Sat | Aug 19, 2017

Annie Paul | A dread new year?

Published:Wednesday | January 4, 2017 | 1:00 AM

Well, happy or not, here we are in the new year. What 2017 will bring, only time will tell; we'll know in about a year. Let's just say that at the moment it looks forbidding. As Susan Knight, who once wrote a column titled 'John Crowe's Diary', said on Facebook "I anticipate any and everything! Nuclear threats, cold war, terrorism, dictatorships, cyberwar, Chinese bubble bursting, aliens landing, you name it. Elvis may even return."

I'd settle for Peter Tosh and Bob Marley returning. Can you imagine what they might say if they did? So much trouble in the world. Don't look back. Legalise it. I certainly hope this will be the year that the Jamaican Government's third eye finally opens and it decides to follow the US's example by putting ganja on the front burner. High time, don't you think?

With Jamaica's ready-made brand cachet, unleashing the ganja economy could give our poor Jamaican 'bang-belly' dollar the shot in the arm it needs. Done properly it would engage youth all over the country in a flourishing industry that could give the Lotto scam a run for its money. No more burnin' and lootin', no more waiting in vain.

 

Bob Marley money

 

And if we went further and actually put Bob Marley's face on the Jamaican dollar, there would be such a run on it from around the world, we would go down in history as the first country whose currency itself became a commodity. People would pay double and treble for a certified J$1,000 bill with Bob's visage on it. Marley's face could be our redemption song with money literally flying out of our hands. You're welcome, Brian Wynter, my ideas are freely available for a limited time.

Will 2017 be the year security guards are finally paid a living wage so that they don't have to do double shifts and sleep on the job? I can't tell you the number of times I've had to wake up sleeping guards at so-called security gates. I don't blame them either, because, in order to make a living, they have to work far more than the eight hours a day you and I enjoy. You'd fall asleep, too, if you had to work the hours they do. If security companies don't want guards to unionise, they better start paying better and provide more benefits than they do currently. It's scandalous that some companies demand that guards pay for their uniforms out of the pittance they're paid. Enough of that; 400 years done long time.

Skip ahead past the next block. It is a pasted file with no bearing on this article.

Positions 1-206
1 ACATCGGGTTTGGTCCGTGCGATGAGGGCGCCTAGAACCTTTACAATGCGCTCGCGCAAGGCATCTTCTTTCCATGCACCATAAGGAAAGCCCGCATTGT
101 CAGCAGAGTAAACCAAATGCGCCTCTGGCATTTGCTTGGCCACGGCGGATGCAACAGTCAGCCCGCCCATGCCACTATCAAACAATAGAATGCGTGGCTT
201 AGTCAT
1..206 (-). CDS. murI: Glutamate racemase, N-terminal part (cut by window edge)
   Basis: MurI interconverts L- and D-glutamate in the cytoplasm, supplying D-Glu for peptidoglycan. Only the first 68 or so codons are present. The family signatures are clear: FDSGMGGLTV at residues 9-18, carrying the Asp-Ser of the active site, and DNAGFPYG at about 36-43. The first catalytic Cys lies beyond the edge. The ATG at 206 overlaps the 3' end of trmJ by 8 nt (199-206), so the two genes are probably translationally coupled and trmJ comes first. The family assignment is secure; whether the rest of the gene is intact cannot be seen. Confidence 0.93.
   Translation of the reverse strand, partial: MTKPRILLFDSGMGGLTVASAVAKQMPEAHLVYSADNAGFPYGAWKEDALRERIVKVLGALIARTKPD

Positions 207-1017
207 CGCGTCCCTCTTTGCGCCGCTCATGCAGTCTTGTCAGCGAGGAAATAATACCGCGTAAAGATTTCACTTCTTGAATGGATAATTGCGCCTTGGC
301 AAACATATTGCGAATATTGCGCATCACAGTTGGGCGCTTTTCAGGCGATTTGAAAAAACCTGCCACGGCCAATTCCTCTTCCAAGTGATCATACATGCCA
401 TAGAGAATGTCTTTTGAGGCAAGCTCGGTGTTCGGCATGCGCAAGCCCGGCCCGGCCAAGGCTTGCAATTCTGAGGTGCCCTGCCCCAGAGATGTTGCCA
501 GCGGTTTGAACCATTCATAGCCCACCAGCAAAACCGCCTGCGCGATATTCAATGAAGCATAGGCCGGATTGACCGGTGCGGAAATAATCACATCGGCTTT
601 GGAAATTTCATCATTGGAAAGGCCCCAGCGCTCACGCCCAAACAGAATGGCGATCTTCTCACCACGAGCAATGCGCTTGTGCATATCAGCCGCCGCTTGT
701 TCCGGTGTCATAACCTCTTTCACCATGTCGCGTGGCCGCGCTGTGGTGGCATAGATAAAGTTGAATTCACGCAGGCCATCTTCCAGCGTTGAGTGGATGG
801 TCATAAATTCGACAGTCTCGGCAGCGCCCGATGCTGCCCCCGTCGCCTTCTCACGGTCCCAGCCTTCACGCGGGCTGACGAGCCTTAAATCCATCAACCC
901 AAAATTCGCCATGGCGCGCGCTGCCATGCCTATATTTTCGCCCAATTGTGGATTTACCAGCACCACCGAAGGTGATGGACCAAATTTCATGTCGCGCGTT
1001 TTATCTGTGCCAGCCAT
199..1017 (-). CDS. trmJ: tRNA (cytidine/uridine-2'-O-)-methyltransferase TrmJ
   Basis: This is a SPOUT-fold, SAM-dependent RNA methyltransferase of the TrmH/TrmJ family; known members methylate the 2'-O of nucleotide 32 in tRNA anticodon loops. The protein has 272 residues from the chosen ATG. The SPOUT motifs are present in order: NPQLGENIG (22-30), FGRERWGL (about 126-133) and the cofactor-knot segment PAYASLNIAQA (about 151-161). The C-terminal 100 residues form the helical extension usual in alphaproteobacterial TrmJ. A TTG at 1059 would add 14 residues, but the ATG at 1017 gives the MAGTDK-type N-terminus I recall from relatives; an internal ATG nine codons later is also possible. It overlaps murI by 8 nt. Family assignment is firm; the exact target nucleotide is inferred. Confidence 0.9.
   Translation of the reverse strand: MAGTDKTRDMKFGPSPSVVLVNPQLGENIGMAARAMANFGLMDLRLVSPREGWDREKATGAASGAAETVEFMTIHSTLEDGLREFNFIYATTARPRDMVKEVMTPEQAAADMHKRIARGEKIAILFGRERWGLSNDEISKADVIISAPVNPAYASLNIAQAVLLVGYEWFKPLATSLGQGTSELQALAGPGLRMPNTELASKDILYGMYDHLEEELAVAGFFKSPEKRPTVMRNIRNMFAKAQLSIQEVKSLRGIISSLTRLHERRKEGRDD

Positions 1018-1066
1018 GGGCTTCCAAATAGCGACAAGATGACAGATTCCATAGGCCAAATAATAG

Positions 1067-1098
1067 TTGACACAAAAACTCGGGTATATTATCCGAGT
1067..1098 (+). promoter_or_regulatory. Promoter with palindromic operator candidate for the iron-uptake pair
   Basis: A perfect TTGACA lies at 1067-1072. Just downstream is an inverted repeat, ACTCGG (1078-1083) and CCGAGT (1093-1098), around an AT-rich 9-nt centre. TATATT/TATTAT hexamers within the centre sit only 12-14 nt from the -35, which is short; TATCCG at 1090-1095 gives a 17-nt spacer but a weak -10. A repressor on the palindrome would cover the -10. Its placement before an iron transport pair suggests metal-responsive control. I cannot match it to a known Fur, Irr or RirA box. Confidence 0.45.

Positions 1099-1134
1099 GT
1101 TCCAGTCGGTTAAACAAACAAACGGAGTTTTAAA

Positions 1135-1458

UWI TV

 

Finally, if you want to do something edifying this year tune in to UWI TV (uwitv.org), the University of the West Indies' dedicated TV station where public lectures and discussions are live-streamed and then archived for the public's benefit. You may have to search for them under 'Categories' on the menu because, unfortunately, the home page is cluttered with 'Christmas Greetings' from the principals of each campus, the president of the guild, etc. I really think, in this day and age, we should dispense with these unnecessary rituals.

I hate to break it to those concerned, but no one would willingly click on a link that conveys Christmas greetings (or any other greetings) from a VIP, no matter how very important they are. What the public is interested in are the extremely timely and interesting forums the vice chancellor has held on the outcome of the US elections and its implications for the Caribbean, the death of Fidel Castro, Brexit and other such topical issues. Links to lectures such as the Walter Rodney Lecture, the Elsa Goveia Lecture and others should be placed front and centre on the landing page of UWI TV because that is really what the public is interested in.

But this is a minor quibble. Kudos to Don Rojas, Debbie Hickling and others involved in creating this online regional resource. It's a great way to extend the resources of the university to the public at large, giving them access to some of the very interesting lectures and forums taking place in the academy. I suggest all our media follow suit and make their archives available to the public either freely or at a nominal charge. We now inhabit a sharing economy, and restricting access to those who can afford to pay is decidedly infra dig in this day and age. Free up information and the wisdom weed as well. Here's to a smarter, mellower, better informed society!

- Annie Paul is a writer and critic based at the University of the West Indies and author of the blog, Active Voice (anniepaul.net). Email feedback to columns@gleanerjm.com or tweet @anniepaul.